When the NCAA Tournament revealed its bracket for the first time Saturday, giving fans an early look at the potential top-16 seeds, the list was missing a name.

Or two.

Or, well, a bunch.

Where are the bluebloods?

Over the last 30 years, dating to Jerry Tarkanian and the Runnin’ Rebels of UNLV’s championship in 1990, only 2 of the period’s NCAA title teams were represented in this year’s top-16: Virginia, the champion when the tournament was last played in 2019, and Villanova, which won in 2016 and 2018.

No Duke, which has 5 titles during the span; no North Carolina, winner of 4; no Kentucky, which has 3 championships. UConn has 4 titles since ’90, but it was not in the top-16 now. Two-time winner Florida? Nope. Kansas? No. Michigan State? Nada. Syracuse, Arizona, UCLA, Louisville? No, no, no, no.

So how did we get here, with nearly all of the traditional powers finding themselves on the outside of a top-4 regional seeds, and with some so borderline that they might even be on — or maybe even off — the bubble.

And, maybe more importantly, does it matter?

Let’s start there. It does matter. Every story needs a villain. And there might be no greater sports story every spring than the NCAA Tournament, where plots build every week, with heroes and Cinderellas and goats, all earning their 15 minutes of fame or shame.

But we watch for the Evil Empires, too. Outside of folks in Durham, N.C., who wasn’t cheering for gentle giant Tacko Fall and UCF to take down scowling Mike Krzyzewski and Duke in the second round of the last tournament? (Which seems like no less than about 10 years ago, by the way). Who doesn’t want to see a referee’s call go against Tom Izzo, only to watch steam rise out of the head of the Hall of Fame coach? Does anyone watch Kentucky to see John Calipari win?

Nah, we hate-watch. Look at this list …

1. Gonzaga
2. Baylor
3. Michigan
4. Ohio State
5. Illinois
6. Villanova
7. Alabama
8. Houston
9. Virginia
10. West Virginia
11. Tennessee
12. Oklahoma
13. Iowa
14. Texas Tech
15. Texas
16. Missouri

Of the top 16 — the final bracket is revealed on Selection Sunday March 14 — who are we supposed to collectively despise? Alabama? Houston? Are we just hoping Fran McCaffery hits Francon 1 sometime during the second weekend?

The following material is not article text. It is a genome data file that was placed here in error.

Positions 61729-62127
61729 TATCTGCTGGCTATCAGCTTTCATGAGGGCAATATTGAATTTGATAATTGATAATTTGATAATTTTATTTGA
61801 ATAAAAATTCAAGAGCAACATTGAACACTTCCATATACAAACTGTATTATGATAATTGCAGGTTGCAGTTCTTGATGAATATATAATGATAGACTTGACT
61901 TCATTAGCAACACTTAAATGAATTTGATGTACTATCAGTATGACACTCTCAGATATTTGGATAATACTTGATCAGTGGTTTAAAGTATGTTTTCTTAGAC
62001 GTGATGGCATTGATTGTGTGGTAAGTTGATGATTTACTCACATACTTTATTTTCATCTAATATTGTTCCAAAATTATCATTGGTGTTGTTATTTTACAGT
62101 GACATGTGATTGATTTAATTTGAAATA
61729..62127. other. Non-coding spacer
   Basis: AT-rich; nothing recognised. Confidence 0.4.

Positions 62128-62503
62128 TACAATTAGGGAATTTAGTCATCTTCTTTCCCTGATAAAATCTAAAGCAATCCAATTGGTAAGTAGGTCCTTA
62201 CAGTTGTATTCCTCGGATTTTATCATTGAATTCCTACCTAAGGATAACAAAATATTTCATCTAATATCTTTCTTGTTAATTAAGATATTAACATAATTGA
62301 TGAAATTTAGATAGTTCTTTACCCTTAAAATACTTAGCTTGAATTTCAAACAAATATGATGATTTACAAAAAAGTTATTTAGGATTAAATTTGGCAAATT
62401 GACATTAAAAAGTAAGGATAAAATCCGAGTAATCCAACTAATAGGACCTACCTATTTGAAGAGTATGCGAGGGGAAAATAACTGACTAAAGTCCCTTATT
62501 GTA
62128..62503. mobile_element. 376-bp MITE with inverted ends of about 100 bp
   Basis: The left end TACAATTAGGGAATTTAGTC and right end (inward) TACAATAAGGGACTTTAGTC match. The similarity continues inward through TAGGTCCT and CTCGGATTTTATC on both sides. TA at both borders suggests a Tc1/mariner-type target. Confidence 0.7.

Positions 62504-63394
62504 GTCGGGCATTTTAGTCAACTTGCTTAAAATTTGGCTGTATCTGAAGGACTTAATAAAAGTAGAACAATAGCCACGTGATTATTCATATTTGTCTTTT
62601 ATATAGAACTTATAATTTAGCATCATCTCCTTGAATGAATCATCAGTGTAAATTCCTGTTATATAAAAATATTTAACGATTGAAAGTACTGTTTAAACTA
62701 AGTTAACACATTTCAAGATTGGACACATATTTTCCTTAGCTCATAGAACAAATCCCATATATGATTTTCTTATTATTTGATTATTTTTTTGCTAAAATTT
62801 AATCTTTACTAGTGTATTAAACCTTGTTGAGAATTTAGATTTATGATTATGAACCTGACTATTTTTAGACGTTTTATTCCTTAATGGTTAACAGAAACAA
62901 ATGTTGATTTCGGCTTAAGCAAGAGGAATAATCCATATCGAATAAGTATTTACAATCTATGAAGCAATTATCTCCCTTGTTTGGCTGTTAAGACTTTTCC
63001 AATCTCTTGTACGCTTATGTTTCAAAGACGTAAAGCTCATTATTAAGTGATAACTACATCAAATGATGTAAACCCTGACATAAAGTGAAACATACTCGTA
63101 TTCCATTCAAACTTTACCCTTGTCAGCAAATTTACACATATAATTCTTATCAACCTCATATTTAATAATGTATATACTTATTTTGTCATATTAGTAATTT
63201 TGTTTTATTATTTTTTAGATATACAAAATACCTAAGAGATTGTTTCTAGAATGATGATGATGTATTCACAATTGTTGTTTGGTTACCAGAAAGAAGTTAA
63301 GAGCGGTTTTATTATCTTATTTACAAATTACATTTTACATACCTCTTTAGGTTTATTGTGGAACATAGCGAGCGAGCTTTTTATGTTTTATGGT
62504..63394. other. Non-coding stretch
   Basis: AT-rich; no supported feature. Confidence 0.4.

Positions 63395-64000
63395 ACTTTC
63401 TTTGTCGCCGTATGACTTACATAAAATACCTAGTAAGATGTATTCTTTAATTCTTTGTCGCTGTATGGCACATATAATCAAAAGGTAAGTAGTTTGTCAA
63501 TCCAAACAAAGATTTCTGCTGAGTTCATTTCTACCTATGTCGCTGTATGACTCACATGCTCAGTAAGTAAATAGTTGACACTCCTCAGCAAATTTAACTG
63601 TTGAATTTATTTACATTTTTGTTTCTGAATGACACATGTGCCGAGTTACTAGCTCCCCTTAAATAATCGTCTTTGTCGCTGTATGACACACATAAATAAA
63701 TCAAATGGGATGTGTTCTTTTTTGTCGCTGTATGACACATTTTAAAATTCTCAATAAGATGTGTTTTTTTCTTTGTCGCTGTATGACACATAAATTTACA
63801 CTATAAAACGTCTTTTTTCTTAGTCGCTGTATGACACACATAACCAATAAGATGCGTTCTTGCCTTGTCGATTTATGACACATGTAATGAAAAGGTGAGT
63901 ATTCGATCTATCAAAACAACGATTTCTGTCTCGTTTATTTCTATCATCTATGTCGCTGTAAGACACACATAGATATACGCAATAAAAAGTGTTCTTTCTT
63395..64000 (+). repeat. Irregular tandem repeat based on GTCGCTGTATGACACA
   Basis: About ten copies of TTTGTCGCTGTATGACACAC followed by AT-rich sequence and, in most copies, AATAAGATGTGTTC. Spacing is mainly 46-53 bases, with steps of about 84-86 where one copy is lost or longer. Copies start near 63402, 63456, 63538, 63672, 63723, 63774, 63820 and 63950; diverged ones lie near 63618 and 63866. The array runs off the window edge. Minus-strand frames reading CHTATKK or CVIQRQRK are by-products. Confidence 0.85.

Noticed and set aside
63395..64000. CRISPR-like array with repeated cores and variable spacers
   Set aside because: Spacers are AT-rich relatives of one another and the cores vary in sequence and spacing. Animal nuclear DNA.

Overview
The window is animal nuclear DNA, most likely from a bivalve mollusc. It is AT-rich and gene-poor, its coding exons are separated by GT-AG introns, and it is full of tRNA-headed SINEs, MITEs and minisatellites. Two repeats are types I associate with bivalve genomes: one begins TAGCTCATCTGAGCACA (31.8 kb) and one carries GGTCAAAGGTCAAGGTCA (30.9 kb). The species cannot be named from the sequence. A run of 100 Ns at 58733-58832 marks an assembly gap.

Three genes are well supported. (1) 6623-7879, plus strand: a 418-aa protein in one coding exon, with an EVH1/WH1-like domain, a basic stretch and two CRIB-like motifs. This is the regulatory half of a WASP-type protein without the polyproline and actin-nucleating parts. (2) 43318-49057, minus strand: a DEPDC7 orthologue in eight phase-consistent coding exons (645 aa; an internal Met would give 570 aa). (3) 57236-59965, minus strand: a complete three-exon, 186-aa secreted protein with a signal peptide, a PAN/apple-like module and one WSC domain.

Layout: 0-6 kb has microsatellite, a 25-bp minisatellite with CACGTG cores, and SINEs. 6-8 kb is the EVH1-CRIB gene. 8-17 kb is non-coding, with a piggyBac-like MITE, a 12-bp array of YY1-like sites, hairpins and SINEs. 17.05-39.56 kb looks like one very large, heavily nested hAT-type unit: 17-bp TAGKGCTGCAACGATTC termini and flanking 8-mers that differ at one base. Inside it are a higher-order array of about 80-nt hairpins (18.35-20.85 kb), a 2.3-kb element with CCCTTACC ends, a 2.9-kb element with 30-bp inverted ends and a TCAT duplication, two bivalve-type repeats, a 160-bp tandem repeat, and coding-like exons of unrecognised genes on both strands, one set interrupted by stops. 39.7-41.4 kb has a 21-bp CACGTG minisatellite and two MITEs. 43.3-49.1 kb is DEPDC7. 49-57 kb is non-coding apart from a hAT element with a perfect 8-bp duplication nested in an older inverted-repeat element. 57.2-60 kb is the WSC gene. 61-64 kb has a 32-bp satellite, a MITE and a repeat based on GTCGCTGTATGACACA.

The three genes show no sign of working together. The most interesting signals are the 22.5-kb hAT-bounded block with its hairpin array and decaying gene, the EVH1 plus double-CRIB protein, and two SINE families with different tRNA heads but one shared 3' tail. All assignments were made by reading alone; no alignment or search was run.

The NCAA Tournament is better when the top-flight programs are at the top, challenged — and maybe even beaten occasionally — by a directional school in Maryland. At least there will be a tournament this year, presumably, but the lack of fans won’t be the only reason it’ll feel so different. The lack of Duke certainly would, too.

How this is happening all in the same season is a more difficult question to answer. Duke entered Saturday 7-8 overall, 5-6 and in 10th place in the ACC. It’s in danger of not making the NCAA Tournament for the first time since 1996.

Michigan State, which was once ranked No. 4 in the country, is 10-8 overall, but only 4-8 in the Big Ten. It lost by 30 Saturday to Iowa. The Spartans will need to beat good teams in the last month of the season to get an NCAA bid, and they’ll have chances in the loaded Big Ten, but it seems unlikely.

Kentucky is 6-13 overall, 5-7 in the SEC after edging an average Auburn team Saturday. The Wildcats sit in the bottom half of the league. Heck, if there was a CIT this season — there isn’t, thank goodness — Kentucky wouldn’t even be good enough to play in it.

The trio doesn’t lack talent. Kentucky and Duke were ranked No. 1 and No. 3 in 247Sports’ ranking of recruiting classes in 2020. (Michigan State, with only 2 signees, was only 8th in the Big Ten). The year before, they were 2nd (Kentucky), 3rd (Duke) and 26th (MSU). It 2018, it was a ranking of 1 (Duke), 2 (Kentucky) and 17 (Michigan State).

Maybe each, on its own, has an explanation. Duke took a COVID break in the nonconference, pausing activities before resuming at the start of the ACC season. It hasn’t found its footing.

Perhaps this was bound to happen at some point to Kentucky, when its latest group of heralded freshmen and underclassmen wouldn’t live up to expectation.

Izzo’s Spartans don’t have a center or a point guard, not a good way to win in the Big Ten, which is loaded at each of those positions. Heck, MSU’s best center is probably only the 17th-best in a league that has 14 teams. That’s a problem.

But it, like the issues at Duke and Kentucky, can be corrected quickly.

So this is all — probably — a blip, one that will feel long gone a year from now. But still, add it to the list of reasons this March won’t quite feel like the typical March. And that’s a shame.